UNC-Chapel Hill BIOL 252 - Urinary and Digestive Systems (4 pages)

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Urinary and Digestive Systems



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Urinary and Digestive Systems

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Urinary and Digestive Systems


Lecture number:
23
Pages:
4
Type:
Lecture Note
School:
University of North Carolina at Chapel Hill
Course:
Biol 252 - Fundamentals of Human Anatomy and Physiology
Edition:
1
Unformatted text preview:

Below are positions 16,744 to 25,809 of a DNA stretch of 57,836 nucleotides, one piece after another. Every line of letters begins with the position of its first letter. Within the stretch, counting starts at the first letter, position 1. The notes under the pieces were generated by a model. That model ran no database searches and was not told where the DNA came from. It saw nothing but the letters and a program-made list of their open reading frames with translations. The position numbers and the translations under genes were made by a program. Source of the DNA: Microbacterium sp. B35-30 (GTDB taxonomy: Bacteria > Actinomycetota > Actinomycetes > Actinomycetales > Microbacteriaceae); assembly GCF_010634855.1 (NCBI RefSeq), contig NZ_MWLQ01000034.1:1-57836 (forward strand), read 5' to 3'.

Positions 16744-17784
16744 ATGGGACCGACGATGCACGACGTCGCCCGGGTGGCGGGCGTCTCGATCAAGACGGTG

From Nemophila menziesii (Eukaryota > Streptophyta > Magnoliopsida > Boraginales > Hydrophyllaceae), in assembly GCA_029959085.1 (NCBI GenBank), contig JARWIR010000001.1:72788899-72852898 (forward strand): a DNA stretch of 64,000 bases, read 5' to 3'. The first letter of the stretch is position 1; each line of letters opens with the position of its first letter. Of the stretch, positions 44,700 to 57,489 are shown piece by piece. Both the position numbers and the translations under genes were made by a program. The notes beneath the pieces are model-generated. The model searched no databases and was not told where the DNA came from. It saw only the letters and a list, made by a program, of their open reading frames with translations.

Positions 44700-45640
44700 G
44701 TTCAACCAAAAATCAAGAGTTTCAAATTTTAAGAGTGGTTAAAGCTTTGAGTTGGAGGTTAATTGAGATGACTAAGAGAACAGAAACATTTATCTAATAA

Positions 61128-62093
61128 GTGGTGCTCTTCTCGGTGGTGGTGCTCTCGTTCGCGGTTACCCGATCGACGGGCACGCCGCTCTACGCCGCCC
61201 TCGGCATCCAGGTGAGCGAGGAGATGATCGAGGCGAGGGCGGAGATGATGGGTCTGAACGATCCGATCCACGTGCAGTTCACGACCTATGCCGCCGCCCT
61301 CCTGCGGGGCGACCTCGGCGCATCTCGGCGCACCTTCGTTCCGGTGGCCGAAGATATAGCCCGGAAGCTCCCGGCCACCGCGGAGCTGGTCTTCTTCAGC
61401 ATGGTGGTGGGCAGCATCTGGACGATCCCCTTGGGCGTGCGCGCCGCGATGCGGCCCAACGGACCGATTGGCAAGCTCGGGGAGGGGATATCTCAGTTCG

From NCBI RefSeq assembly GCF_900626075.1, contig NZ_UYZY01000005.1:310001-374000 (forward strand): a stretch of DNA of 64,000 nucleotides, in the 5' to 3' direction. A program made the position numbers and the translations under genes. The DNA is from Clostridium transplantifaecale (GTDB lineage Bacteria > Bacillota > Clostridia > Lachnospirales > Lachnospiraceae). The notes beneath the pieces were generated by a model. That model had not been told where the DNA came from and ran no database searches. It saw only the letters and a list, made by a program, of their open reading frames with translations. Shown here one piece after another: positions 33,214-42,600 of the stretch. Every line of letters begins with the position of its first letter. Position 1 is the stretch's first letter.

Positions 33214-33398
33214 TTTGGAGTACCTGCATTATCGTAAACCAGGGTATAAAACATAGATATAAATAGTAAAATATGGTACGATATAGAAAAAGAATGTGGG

BIOL 252 1st Edition Lecture 23 Outline of Last Lecture I Steps in Urine Formation II Renal Corpuscle III Regulation of Glomerular Filtration IV Proximal Convoluted Tubule Tubular reabsorption Outline of Current Lecture I PCT Tubular Reabsorption II Tubular Secretion III Loop of Henle IV Distal Convoluted Tubule and Collecting Duct V What about the loop VI Urine Storage and Elimination VII Digestive System VIII Saliva and Salivary Glands IX Layers of Digestive Tract X Peristalsis XI Stomach Current Lecture I II PCT Tubular Reabsorption a Why do peritubular capillaries absorb substances from ISF i High ISF hydrostatic pressure 1 Pushing inward because water and solutes accumulating in ISF ii Low blood hydrostatic pressure 8 mmHg 1 Volume of blood is much smaller than that going into glomerulus pressure drops 2 Because filtration removed fluid from blood iii High osmotic pressure high blood protein levels 1 Because filtration concentrated blood proteins Tubular Secretion a Waste removal urea uric acid bile acids ammonia catecholamines some drugs b Acid base balance H and HCO3i If pH is too low too acidic blood can get rid of H to fix the problem ii Reason urine is more acidic than blood These notes represent a detailed interpretation of the professor s lecture GradeBuddy is best used as a supplement to your own notes not as a substitute III IV V Loop of Henle a Kidney has an osmolarity gradient b Descending limb reabsorbs water volume of filtrate 35 c Ascending limb reabsorbs NaCl volume of filtrate 20 d Generates salinity gradient enabling collecting duct to concentrate urine Distal Convoluted Tubule and Collecting Duct a Site of hormonally controlled reabsorption and secretion b ADH stimulated by high blood osmolarity detected by hypothalamus i Tells us need to conserve water c If we leave water alone we can have 20 leave the body as urine i With ADH put channels aquaporins for water to go back to blood ii Why does water leave through aquaporins 1 Because of the increasing osmolarity gradient d When sodium levels too low i Aldosterone promotes Na reabsorption and K secretion ii We reabsorb more sodium e High blood volume i ANP atrial natriuretic peptide dilates afferent arteriole constricts efferent arteriole inhibits ADH renin and aldosterone secretion ii If atrium exposed to high venous pressure heart will release ANP iii Increases GFR iv Aldosterone if reabsorb salt water follows must decrease v Must also decrease water retention w ADH vi More of what s filtered leaves as urine f Low blood calcium i PTH promotes Ca2 reabsorption and PO4 secretion promotes calcitriol synthesis by PCT What about the loop a Loop of Henle comprises a countercurrent multiplier i Because fluids are flowing in opposite direction ii Multiplier part multiplying effect on salt concentration due to actions of two sides iii As water is reabsorbed solute concentration in filtrate increases iv If ascending was same as descending would absorb water 1 But made impermeable to water 2 So pump more and more salt out Na Cl 3 Pump less out at the top less to pump out 4 In ISF more salt at the bottom increased osmolarity 5 So lose water and then salt v How do we keep it extra salty at the bottom 1 At bottom of collecting duct allow small amount of urea to escape 2 Goes to tip of Loop of Henle VI VII VIII IX 3 Benefit extra solutes added to medulla to maintain salty environment a Important for water reabsorption 4 Recycling of urea lower end of CD permeable to urea urea contributes to osmolarity of deep medullary tissue Urine Storage and Elimination a Whatever comes out of collecting ducts bladder b Micturition reflex involuntary i Stretch receptors detect filling of bladder ii Signals return to bladder via parasympathetic fibers iii Signals excite muscular contraction iv Signals relax internal urethral sphincter v Voluntary control vi Micturition center in pons receives signals from stretch receptors vii Pons enhances signals 3 and 4 OR viii Pons signals to keep external urethral sphincter contracted urine retained in bladder ix When it is time to urinate signals from pons cease and external urethral sphincter relaxes urine is voided Digestive System a Ingestion intake of food b Digestion mechanical and chemical breakdown of food c Absorption uptake of molecules through the epithelial cells of digestive tract and then into blood or lymph d Compaction absorbing water and consolidating indigestibles into feces e Defecation elimination of feces f Excretion removing a waste from inside to outside Saliva and Salivary Glands a First mechanical and chemical digestion b 3 pairs of extrinsic salivary glands not in oral cavity but secrete to oral cavity i Connected to oral cavity by ducts c Parotid sublingual submandibular d Saliva components i Mucous helps you swallow food and liquefy food made of water and glycoproteins ii Bicarbonate ions controls pH keeps oral cavity from getting to acidic iii Amylase breaks up carbohydrates iv Lipase breaks down fats v Lysozyme lyses bacteria attacks the cell of bacterium Layers of Digestive Tract a As propel food downward goes through a tube w basic pattern b OUTER membrane visceral peritoneum serosa X XI c Muscularis externa important for muscular contractions organized into circular layer on inside contraction of these cells contracts tube longitudinal cells contracted shortens the tube d Submucosa capillaries lacteals lymph vessels e Mucosa epithelial layer barrier to the body Peristalsis a Muscular waves of contraction that propel substances through lumen Stomach a Functions storage mechanical digestion liquefies bolus producing chime chemical digestion of protein and fat b Delimited by pyloric sphincter and lower esophageal sphincter c Tissues i Mucosa Submucosa Muscularis externa serosa ii Mucosa gastric glands 1 Parietal cells secrete HCl secrete intrinsic factor needed for B12 absorption otherwise have pernicious anemia a Why HCl i Activates enzymes pepsinogen becomes pepsin once activated do not want active form in your cells because it breaks down proteins ii Denatures proteins iii Converts Fe3 to Fe2 form we can absorb iv Destroys many pathogens 2 Mucous cells secrete mucous 3 Enteroendocrine cells secrete paracrine factors and hormone gastrin G cells a Gastrin made by G cells target is the stomach b Affects other stomach cells and neighboring cells enhances activity of secretion 4 Chief cells secrete pepsinogen and lipase 5 Regenerative cells stem cells to replace all